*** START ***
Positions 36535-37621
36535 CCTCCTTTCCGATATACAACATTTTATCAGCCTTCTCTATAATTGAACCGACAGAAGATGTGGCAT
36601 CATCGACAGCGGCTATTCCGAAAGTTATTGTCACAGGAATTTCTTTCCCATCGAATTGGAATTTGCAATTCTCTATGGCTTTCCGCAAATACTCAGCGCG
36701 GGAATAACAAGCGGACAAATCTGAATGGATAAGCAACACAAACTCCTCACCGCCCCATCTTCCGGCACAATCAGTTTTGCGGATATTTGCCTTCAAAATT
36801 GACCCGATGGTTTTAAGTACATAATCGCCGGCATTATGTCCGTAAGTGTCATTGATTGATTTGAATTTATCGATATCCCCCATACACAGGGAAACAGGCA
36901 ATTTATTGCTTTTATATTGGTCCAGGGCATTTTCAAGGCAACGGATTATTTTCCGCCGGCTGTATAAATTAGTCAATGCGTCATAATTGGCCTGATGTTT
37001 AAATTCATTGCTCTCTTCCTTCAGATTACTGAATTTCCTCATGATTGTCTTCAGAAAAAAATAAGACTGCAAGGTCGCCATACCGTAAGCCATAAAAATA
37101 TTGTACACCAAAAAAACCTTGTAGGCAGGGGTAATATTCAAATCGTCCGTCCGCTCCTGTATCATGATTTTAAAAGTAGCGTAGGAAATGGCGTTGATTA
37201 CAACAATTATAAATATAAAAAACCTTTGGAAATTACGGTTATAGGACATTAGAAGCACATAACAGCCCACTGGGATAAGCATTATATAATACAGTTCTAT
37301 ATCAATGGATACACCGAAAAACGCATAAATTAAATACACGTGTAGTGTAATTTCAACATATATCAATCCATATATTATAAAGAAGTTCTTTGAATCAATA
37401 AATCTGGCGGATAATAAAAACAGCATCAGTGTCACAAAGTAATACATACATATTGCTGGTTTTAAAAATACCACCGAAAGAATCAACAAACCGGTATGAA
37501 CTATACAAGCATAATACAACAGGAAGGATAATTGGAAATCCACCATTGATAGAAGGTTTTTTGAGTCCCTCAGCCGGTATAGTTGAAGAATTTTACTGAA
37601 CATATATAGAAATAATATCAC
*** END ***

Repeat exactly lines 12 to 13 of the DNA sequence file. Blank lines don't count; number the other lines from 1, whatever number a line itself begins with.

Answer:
37501 CTATACAAGCATAATACAACAGGAAGGATAATTGGAAATCCACCATTGATAGAAGGTTTTTTGAGTCCCTCAGCCGGTATAGTTGAAGAATTTTACTGAA
37601 CATATATAGAAATAATATCAC